Some facts, observations and heard-on-the-streets

The New York State political calendar being what it is there isn’t much of a respite from the high tension, exaggerated drama political action.  Petitions go out for 2022 in late February.  At least the holiday season from Thanksgiving through New Year’s Day slows things down a bit.

Here are some facts, observations and heard-on-the-street items as Campaign 2021 closes out and Campaign 2022 revs up:

  • The list of candidates for the Democratic nomination for governor is up to four now, with Long Island Congressman Tom Suozzi joining the field.  Suozzi also ran in the 2006 primary, which he lost to Elliott Spitzer 82 percent to 18 percent.  Suozzi seems to be trying to occupy the (Andrew) Cuomo lane in the primary, whatever that may be.
  • With two Brooklynites (Letitia James and Jumanne Williams) already in the contest, and a third, NYC Mayor Bill deBlasio, considering an upstate tour in January, the Kathy Hochul campaign team can almost be heard privately cheering.  Three NYC candidates would split up the vote in the city; so would two.
  • It would seem that James and Williams are more or less in the same campaign lane so one of them will need to bow out.  That will be Williams.
  • Suozzi made an appearance for Byron Brown during the mayoral election.  Williams supported India Walton.  Hochul and James remained neutral.  So the question is, will Brown return the favor by supporting Suozzi or, like most Erie County Democratic elected officials and party leaders, will he support favorite daughter Kathy Hochul?  Or will he just be too busy running the city to get involved?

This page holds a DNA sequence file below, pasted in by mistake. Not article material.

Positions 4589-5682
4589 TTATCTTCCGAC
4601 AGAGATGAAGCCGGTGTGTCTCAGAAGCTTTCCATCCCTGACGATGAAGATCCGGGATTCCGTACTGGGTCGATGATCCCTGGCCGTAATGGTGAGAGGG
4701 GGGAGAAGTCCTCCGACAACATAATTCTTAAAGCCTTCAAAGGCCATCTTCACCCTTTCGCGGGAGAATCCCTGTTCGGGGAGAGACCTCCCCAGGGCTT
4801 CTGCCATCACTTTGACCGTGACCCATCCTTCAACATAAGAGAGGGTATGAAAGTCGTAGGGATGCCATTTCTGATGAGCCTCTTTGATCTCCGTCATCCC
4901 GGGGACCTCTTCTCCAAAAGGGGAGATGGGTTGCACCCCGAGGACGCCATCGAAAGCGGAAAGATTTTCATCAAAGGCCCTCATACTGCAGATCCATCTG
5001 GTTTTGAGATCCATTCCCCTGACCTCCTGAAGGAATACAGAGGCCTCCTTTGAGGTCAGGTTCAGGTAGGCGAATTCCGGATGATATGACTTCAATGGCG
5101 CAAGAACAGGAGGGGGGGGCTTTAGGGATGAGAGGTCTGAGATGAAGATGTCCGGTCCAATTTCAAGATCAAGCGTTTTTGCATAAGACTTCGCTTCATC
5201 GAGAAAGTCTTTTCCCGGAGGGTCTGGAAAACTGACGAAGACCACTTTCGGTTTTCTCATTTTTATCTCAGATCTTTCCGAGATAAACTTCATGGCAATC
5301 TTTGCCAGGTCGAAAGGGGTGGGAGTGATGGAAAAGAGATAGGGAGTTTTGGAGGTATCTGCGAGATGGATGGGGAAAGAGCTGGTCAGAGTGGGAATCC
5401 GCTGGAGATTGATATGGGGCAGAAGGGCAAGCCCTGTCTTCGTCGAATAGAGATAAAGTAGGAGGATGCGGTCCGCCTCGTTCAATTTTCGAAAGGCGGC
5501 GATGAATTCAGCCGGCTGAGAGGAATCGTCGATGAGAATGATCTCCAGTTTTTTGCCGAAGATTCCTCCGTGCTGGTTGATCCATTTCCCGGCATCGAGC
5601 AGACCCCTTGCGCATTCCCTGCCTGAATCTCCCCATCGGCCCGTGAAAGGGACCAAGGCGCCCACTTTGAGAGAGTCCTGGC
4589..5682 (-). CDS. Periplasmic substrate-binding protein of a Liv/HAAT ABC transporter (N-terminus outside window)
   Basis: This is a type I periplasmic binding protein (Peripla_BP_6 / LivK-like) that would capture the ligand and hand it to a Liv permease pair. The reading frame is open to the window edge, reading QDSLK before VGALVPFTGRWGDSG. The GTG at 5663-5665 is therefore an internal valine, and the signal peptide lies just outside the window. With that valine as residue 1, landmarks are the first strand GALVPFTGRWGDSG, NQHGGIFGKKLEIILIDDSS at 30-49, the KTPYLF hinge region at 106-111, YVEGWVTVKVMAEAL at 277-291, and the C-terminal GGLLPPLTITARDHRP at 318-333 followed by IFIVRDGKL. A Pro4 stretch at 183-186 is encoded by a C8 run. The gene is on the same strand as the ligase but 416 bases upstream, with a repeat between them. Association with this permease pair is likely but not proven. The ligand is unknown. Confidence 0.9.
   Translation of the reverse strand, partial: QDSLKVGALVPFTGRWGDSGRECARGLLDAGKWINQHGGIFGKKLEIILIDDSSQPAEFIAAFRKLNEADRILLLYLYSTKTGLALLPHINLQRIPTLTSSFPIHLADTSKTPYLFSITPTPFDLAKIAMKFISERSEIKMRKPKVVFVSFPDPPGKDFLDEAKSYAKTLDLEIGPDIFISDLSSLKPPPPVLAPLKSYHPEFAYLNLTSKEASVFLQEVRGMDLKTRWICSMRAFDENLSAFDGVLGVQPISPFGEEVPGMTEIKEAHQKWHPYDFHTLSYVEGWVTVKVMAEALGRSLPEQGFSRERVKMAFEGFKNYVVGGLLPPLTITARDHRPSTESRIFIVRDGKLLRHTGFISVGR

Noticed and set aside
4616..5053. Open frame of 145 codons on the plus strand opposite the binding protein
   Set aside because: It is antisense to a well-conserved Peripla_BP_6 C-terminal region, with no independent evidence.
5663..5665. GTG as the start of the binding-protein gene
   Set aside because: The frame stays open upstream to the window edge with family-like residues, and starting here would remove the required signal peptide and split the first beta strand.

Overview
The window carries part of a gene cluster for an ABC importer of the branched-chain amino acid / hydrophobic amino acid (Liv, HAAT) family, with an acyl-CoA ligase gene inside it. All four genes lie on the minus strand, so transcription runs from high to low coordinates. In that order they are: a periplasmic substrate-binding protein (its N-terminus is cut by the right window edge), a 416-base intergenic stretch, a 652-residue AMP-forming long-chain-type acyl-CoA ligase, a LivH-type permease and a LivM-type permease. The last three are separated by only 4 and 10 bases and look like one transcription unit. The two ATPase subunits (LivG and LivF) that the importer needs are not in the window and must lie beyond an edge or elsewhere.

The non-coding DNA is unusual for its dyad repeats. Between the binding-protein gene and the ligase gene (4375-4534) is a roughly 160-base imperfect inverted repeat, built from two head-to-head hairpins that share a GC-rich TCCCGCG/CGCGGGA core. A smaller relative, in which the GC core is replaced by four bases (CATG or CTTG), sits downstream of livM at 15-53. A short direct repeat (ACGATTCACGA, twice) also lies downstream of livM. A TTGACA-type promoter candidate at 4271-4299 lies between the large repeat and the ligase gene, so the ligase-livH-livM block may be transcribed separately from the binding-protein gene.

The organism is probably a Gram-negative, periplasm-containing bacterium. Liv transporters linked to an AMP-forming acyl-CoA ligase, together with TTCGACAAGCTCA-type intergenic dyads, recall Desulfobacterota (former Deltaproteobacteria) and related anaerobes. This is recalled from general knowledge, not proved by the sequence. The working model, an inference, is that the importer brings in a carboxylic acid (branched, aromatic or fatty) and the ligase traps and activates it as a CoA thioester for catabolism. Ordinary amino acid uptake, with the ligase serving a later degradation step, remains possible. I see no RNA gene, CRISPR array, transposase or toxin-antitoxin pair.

• Aside from the fact that Hochul has been consistently leading published horse race polling by comfortable margins (too early to get too excited about that), she has also been piling up support from county organizations and elected officials.
  • The nominating convention of the state Democratic Committee is just about ten weeks away and it would appear that Hochul has a good shot at receiving the support of more than fifty percent of the Committee.  If that happens one of the other candidates (likely James) will get at least twenty-five percent of the Committee votes.  That would then require any other candidate to prepare statewide petitions to get on the June 28th primary ballot.
  • There are now five announced Democratic candidates for attorney general to replace James, with five more in the hunt.  The announced candidates are:  former federal prosecutor Daniel Goldman; State Senator Shelley Mayer; law professor Zephyr Teachout; former state Financial Services Commissioner Maria Vullo; and State Senator Cycle Vanel.  There is no clear cut leader of the group at this time.
  • Congressman Lee Zeldin continues as the presumptive Republican candidate for governor.  Where are you Andrew Guiliani?
  • The next campaign filing report is due on January 15th and it is a requirement for all political committees in the state.  Hochul has already announced that she raised $10 million between August and November.  It is a good bet that she will be ahead of the other candidates when the January 15th reports are delivered.
  • The final campaign financial reports for 2021 were due to be filed with the State Board of Elections on November 27th.  Compliance with the law is very good but not universal.
  • As of December 6th, nine days past the deadline, 1st District Erie County Legislator Howard Johnson has not filed the November 27th report.  In fact, Johnson also failed to file the required reports that were due on October 1 and October 22.
  • Defeated Hamburg Supervisor candidate Stefan Mychajliw does not yet have his November 27th report on record.